Donald Trump has announced a delay in the planned introduction of higher tariffs on goods imported into the US from China.
The president described the move as a "gesture of good will", and some are viewing it as a sign of more positive relations between the countries, which have been locked in a trade dispute for the past year. Further talks between the two sides are due to take place in Washington next month.
Markets in Asia, the US and Europe all reacted positively to the news.
An anniversary gift
Trump announced the delay in a tweet posted on Wednesday afternoon (September 11th), which confirmed that a planned increase in tariffs on $250 billion worth of imported Chinese goods, from 25% to 30%, will now take effect from October 15, rather than October 1.
He said this followed a request from the vice-premier of China, Liu He, and was in recognition of the fact that the first day in October will mark the 70th anniversary of the People's Republic of China.
Beijing welcomed the news and issued some positive signals of its own, publishing a list of 16 US imports that will be exempted from tariffs. The Commerce Ministry also said some Chinese firms are starting to inquire about prices of US agricultural goods.
These new developments in the long-running trade war between the world's two biggest economies follow recent escalations in tensions, with Trump threatening to place new duties on all Chinese imports to the US by the end of the year.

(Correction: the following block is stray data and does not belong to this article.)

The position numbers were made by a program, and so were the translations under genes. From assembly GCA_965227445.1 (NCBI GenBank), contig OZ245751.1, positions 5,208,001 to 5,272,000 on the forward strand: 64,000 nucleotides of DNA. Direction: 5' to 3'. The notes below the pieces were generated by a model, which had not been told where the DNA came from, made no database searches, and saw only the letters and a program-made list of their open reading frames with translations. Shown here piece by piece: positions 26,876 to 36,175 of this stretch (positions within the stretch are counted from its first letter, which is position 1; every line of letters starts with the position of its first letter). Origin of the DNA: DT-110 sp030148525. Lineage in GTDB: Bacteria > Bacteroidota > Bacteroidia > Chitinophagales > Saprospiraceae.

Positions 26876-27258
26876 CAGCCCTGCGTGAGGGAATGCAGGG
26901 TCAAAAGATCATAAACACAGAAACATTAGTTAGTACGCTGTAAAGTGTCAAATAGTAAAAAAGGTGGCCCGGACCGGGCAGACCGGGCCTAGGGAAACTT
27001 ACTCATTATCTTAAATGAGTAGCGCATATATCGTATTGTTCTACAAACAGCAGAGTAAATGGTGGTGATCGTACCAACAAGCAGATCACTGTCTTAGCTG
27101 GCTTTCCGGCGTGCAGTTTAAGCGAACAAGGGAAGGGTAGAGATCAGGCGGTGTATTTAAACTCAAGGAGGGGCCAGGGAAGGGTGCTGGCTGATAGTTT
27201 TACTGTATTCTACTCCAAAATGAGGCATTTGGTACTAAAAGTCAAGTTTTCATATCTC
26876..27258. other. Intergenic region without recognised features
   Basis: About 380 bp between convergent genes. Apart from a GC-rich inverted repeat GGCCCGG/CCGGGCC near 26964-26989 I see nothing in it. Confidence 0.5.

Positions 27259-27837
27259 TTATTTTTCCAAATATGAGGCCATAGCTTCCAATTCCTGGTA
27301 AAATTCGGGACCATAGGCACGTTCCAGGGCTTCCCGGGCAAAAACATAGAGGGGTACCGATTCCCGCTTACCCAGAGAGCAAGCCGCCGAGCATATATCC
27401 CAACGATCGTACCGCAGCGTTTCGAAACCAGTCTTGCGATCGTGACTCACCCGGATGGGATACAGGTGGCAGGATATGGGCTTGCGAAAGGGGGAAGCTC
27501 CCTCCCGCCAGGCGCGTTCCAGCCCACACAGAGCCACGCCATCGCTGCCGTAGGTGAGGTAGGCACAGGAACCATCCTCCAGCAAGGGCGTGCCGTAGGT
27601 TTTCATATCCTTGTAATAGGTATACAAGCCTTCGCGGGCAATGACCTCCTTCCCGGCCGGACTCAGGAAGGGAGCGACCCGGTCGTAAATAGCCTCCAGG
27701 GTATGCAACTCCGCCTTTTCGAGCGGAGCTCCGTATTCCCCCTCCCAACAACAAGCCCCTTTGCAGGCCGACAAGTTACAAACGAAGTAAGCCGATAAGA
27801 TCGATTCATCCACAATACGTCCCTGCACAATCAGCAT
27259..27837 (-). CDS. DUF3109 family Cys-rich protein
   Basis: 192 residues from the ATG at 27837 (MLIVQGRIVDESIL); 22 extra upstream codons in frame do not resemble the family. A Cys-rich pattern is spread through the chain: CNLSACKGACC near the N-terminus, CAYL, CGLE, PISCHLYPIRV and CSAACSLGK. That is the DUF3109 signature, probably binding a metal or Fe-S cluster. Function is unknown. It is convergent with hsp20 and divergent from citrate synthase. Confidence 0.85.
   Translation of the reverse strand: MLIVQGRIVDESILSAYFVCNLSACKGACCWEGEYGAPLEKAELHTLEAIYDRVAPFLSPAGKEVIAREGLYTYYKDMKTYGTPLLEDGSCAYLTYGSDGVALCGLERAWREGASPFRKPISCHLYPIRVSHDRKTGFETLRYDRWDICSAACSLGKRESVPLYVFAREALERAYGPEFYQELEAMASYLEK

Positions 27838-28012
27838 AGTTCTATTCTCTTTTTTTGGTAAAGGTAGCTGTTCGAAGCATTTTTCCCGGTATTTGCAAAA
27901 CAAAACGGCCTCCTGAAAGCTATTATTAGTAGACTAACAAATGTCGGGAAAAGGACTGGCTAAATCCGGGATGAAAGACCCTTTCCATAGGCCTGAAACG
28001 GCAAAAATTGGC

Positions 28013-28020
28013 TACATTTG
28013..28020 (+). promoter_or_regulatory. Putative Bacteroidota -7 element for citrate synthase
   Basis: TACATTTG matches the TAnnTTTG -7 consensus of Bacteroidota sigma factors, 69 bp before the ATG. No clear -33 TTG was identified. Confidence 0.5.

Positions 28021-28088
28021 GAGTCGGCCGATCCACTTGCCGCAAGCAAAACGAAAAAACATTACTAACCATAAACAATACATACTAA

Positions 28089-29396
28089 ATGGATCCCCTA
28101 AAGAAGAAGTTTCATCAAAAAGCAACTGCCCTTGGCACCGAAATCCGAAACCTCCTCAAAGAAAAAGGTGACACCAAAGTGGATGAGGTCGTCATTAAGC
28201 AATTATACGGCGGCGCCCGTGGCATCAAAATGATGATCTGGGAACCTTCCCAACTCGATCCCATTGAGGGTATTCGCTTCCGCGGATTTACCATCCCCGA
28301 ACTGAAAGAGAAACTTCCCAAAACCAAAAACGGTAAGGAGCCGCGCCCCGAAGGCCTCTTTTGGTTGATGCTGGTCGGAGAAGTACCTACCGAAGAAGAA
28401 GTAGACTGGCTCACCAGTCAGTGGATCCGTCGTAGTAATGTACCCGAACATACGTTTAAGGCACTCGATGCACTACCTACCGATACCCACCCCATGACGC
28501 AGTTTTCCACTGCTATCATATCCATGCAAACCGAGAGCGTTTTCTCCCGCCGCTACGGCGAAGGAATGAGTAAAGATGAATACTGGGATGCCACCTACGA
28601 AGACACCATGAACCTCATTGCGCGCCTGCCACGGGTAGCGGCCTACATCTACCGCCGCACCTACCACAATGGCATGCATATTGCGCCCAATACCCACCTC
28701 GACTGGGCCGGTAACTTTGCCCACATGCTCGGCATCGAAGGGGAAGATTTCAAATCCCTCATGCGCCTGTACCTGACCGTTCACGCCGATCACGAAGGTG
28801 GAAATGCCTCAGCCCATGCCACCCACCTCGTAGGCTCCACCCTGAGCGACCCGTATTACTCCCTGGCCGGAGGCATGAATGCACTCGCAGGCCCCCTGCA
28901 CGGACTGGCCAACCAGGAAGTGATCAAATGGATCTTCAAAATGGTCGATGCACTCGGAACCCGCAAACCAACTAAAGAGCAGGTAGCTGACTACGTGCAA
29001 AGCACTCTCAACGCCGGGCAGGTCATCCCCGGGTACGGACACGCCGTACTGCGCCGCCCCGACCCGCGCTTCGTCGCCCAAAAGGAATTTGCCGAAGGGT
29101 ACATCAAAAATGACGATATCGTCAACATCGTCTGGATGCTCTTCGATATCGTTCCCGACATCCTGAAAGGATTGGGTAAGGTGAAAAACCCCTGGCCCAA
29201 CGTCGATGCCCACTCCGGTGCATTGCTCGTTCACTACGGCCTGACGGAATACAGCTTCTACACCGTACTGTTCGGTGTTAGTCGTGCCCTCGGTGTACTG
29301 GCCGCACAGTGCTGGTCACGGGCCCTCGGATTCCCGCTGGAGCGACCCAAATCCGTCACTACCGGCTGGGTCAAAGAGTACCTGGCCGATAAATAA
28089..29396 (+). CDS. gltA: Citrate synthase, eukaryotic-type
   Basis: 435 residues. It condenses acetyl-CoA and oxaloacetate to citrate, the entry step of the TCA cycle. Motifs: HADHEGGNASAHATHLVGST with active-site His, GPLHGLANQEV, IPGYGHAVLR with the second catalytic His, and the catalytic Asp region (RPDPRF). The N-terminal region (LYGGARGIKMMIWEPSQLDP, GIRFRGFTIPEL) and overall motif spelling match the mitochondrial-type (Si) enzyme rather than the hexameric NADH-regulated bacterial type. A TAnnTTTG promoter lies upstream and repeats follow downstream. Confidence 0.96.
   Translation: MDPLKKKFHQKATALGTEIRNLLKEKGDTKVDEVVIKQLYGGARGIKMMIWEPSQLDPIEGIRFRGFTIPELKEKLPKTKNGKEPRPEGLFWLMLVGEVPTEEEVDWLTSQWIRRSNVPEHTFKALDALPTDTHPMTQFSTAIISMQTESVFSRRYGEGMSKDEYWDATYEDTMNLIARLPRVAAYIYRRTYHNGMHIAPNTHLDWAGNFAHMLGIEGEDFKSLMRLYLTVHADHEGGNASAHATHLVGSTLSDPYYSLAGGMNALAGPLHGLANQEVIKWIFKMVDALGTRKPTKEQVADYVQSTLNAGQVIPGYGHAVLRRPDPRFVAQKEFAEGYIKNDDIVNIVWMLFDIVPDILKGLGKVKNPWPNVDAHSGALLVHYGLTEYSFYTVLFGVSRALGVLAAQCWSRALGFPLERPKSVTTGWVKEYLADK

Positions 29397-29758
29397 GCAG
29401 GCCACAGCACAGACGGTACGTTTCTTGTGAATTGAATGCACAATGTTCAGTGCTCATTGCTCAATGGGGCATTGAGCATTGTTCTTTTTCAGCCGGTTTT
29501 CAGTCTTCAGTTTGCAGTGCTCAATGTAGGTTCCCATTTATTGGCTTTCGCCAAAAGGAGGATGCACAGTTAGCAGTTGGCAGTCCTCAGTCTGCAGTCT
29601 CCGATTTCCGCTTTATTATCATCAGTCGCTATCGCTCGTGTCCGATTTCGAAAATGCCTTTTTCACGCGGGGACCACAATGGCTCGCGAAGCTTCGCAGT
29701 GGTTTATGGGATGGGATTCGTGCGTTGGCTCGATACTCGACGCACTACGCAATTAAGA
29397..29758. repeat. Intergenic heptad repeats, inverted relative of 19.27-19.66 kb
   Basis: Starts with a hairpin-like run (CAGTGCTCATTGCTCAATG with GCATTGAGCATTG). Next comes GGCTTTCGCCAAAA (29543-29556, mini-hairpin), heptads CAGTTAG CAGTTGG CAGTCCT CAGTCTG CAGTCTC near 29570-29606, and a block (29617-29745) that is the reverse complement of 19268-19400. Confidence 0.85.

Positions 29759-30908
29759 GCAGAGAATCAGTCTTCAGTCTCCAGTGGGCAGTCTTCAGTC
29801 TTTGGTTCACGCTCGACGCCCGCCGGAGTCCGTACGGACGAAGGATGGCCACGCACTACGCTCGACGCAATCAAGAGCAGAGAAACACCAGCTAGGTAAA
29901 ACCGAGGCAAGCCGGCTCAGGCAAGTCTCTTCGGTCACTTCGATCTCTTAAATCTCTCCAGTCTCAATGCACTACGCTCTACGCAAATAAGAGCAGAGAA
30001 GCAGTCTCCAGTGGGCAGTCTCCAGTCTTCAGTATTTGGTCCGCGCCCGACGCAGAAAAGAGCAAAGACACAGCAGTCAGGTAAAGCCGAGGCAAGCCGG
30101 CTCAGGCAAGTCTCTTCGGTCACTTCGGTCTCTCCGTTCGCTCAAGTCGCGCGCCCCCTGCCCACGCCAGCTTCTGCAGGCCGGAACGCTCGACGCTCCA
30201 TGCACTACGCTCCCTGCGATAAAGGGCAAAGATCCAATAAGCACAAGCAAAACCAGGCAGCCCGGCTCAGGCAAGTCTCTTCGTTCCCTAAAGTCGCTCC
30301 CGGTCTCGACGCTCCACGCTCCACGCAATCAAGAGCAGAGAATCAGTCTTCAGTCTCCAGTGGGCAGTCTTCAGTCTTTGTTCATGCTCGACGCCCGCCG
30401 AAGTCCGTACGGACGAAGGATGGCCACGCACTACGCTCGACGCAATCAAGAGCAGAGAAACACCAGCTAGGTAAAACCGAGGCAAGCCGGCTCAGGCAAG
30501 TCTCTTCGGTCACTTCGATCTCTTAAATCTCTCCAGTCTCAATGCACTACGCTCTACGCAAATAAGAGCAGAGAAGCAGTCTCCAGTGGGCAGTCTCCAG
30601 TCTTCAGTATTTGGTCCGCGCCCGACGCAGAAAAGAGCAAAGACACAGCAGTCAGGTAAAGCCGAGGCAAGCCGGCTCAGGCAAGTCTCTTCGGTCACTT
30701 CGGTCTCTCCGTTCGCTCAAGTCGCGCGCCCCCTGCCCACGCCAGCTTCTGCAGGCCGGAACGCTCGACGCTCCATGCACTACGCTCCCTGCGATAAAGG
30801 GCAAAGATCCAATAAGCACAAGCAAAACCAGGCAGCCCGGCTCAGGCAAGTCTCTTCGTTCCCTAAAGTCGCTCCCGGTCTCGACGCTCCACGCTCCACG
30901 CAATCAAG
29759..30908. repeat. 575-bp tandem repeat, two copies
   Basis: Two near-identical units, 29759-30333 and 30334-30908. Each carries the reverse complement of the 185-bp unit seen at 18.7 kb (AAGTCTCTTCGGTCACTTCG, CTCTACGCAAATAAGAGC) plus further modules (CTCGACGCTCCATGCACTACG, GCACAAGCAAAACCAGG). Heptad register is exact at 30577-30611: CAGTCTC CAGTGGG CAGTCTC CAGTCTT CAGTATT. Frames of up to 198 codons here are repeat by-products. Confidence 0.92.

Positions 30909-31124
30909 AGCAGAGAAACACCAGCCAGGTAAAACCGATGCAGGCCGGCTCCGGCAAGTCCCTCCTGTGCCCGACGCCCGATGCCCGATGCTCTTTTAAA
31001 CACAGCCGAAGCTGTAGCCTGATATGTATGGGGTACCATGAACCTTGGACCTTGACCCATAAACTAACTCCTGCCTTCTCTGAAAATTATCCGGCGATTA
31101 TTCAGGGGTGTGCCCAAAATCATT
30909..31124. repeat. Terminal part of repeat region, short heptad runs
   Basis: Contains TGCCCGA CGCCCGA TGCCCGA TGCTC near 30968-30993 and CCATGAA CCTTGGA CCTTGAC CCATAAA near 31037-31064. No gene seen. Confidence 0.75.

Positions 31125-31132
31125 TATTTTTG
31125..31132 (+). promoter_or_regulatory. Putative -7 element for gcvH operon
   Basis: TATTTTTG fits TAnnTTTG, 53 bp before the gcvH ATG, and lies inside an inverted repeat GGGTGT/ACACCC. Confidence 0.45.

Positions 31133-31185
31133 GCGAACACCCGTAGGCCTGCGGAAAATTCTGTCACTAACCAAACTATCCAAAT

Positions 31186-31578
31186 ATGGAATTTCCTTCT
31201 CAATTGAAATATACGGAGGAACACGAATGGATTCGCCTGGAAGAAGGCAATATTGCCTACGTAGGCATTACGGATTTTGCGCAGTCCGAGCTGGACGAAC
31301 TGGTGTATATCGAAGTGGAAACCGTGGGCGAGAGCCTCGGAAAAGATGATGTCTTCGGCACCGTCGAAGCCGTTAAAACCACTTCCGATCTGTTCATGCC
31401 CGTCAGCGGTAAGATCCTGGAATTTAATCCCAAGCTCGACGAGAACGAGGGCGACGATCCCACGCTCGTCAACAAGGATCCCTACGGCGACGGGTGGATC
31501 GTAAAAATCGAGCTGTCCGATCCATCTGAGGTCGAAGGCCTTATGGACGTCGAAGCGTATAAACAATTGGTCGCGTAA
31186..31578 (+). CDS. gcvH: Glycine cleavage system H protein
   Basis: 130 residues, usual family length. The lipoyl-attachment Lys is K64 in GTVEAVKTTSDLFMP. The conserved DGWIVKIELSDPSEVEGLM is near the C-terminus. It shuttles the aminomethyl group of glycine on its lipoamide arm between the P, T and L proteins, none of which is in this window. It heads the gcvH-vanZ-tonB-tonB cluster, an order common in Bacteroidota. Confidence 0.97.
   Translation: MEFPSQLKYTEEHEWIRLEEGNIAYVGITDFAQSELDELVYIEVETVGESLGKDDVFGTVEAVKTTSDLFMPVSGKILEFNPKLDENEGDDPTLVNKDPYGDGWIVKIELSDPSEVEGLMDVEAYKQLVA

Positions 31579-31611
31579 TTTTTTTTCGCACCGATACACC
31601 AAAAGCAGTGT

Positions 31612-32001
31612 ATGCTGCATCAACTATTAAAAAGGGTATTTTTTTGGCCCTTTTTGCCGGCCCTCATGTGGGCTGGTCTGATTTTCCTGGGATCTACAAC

Are relations improving?
These are clearly positive signs that the frosty relationship between the US and China is beginning to thaw. However, analysts have stressed there is still some way to go before the dispute is fully resolved.
The Chinese government may have confirmed tariff exemptions on 16 products it purchases from the US, but thousands more goods are still subject to higher taxes, including major imports like pork, soybeans and American-made cars.
Artur Baluszynski, head of research at investment management firm Henderson Rowe, said the Chinese tariffs that "really matter" are the ones on agricultural and manufacturing goods, which are produced mainly in states that support Trump.
"We just don't see China [being] willing to negotiate on them before the race for [the] US presidential election really kicks off," he added.
Iris Pang, greater China economist at ING, said the tariff exemptions could be viewed as a "gesture of sincerity", but are "probably more a means of supporting the economy".
Gary Hufbauer of the Peterson Institute for International Economics took a similar view, telling the BBC a "broad settlement is not in sight", with Beijing prepared for "a continuation of tariffs and hostile rhetoric" going into 2020.
"And Trump cannot back down without getting a storm of criticism from the hawks, both Democrats and Republicans," he added.
Despite these reservations, the fact that the latest actions taken by both the US and China have been positive offers some hope that genuine progress will be made when the countries return to the negotiating table in October.
Stock markets around the world were generally buoyed by Trump's announcement that the next tariff hike would be delayed by two weeks.
US stock futures rose late on Wednesday, immediately after the president's tweet confirming the news, with the Dow Jones Industrial Average gaining 0.6% before retreating slightly. Nasdaq futures climbed by 0.31%, while the S&P 500 was up by 0.14%.
Asian markets were also mostly up on Thursday, with Japan's Nikkei 225 and the Shanghai Composite Index both rising by 0.75% over the course of morning and early afternoon trading.
European indexes, meanwhile, reached their highest levels in six weeks, with the FTSE 100 seeing an early jump of 0.43% and Germany's DAX gaining 0.33%, before falling back slightly.
There were also some points of concern in Europe, however, including a forecast from the Munich-based IFO think tank that the German economy will slip into recession in this quarter.